Peyton S. Webb was born in Haywood County, Tennessee around 1846. His parents, George and Adeline Webb, worked a farm in the flatlands northeast of Memphis. By 1860, the family had moved south to Winona, Mississippi, where they owned a plantation and nine slaves.
Not much is known about Peyton S. Webb’s time in the Confederate Army. He was only thirteen or fourteen years old when the war started, and he stated later in two pension applications that he enlisted in May 1864 as a private in Company E of the 4th Mississippi Infantry. Webb fought alongside the officers and men of Brig. General Claudius W. Sears’s brigade who broke through the Union line during the Battle of Franklin on November 30, 1864. A Confederate casualty report listed him among those wounded during the battle, but Webb stated on his applications that he was never injured. However, Webb and his service records do agree on how his war ended—he surrendered with his regiment in Blakely, Alabama on April 9, 1865 and spent a short time imprisoned on Ship Island and in Vicksburg, Mississippi.
Webb returned home, bought a farm near Winona, Mississippi, and married his first wife, Elizabeth Hill. Peyton and “Lizzie” had six children during their marriage, but only one (a daughter named Mattie) lived beyond 1900. Lizzie died in 1915 and Peyton remarried and began applying for a Confederate pension from the state a year later.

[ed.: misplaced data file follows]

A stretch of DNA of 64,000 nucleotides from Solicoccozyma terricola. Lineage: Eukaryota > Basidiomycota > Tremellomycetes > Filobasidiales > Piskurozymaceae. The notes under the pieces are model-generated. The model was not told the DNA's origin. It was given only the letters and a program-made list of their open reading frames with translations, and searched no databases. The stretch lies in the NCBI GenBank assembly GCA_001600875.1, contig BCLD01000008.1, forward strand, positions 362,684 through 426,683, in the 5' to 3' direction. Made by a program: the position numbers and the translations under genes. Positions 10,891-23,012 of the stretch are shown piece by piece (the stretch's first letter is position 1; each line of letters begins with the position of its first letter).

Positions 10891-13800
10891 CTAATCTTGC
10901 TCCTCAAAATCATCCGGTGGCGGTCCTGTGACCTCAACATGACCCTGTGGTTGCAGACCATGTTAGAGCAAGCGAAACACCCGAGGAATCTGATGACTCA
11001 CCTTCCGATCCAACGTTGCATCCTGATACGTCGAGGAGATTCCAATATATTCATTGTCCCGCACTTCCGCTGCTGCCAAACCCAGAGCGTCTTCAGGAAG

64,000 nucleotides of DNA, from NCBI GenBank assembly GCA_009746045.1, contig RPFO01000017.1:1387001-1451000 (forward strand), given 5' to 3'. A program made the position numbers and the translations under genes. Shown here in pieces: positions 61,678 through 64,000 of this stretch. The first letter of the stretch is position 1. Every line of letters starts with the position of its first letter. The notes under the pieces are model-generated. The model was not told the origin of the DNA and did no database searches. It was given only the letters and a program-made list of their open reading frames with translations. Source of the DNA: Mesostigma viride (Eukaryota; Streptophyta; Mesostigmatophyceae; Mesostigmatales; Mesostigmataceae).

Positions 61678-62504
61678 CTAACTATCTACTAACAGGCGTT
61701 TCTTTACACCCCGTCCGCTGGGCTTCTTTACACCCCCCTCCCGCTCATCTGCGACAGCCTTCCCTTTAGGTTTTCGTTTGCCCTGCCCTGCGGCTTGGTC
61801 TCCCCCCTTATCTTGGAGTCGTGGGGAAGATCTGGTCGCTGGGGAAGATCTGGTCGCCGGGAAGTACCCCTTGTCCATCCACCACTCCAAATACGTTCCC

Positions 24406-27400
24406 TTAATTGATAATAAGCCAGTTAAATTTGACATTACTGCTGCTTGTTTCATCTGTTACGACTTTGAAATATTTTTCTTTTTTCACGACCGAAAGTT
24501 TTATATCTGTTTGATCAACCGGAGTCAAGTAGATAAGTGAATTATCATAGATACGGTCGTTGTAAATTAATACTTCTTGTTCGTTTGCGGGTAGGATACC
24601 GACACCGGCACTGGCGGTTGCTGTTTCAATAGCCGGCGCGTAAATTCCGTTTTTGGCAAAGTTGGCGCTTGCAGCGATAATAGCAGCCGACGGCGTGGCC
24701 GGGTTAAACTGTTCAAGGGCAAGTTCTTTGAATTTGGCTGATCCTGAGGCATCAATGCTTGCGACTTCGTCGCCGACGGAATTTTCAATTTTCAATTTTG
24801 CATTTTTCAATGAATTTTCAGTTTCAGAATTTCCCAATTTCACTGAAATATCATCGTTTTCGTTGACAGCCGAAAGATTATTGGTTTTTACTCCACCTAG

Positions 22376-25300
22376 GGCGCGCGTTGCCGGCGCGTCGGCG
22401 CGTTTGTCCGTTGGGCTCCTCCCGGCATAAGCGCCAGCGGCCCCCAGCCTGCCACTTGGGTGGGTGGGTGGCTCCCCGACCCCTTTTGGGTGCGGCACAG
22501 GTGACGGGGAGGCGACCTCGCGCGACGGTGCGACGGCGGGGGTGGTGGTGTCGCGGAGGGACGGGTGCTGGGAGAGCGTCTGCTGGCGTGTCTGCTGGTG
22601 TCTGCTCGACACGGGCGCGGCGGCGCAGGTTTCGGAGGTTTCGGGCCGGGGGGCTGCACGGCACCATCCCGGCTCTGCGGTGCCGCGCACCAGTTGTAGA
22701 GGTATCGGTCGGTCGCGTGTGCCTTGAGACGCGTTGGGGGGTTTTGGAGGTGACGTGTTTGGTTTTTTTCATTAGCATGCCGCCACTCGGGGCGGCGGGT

Webb and his second wife, Mary, were invited to live at the Jefferson Davis Soldier’s Home on May 1, 1929. Apparently it took some convincing on the part of the Beauvoir’s superintendent, Elthanan Tartt, to get the Webbs to accept the offer. Tartt assured them that while “some people who have never been here seem to think the place is a poor house . . . this is a mistake. Every comfort, freedom, and liberty is given [to] the inmate of the home.” Tartt invited the Webbs try living at Beauvoir knowing that if they did not like the place they could return to Winona.
Mr. and Mrs. Webb moved to the Jefferson Davis Soldiers’ Home the next year. Peyton kept in touch with his daughter and grandchildren through the mail. A few days before Christmas 1931, he wrote to Mattie that he was “all rite” and looking forward to the holidays, although he wished he could return home to celebrate. The staff was preparing for “a big Diner” hosted by United Daughters of the Confederacy, and he would try to buy a present the next time he was in Gulfport. He reminded Mattie how much he looked forward to mail, and urged his granddaughter to write him soon.
Peyton Webb lived on and off at Beauvoir during the early 1930s, reminding historians of the fluidity with which residents could enter and leave the home. He was honorably discharged for the final time in 1934, when he returned to Montgomery County until his death four years later. He is buried at the McKenzie Cemetery located between Duck Hill and Winona, Mississippi. Records do not indicate what happened to Mary Webb.
Lead author: Allan Branstiter, Southern Miss history doctoral candidate. Lead researcher: Lindsey Peterson, Southern Miss history doctoral student.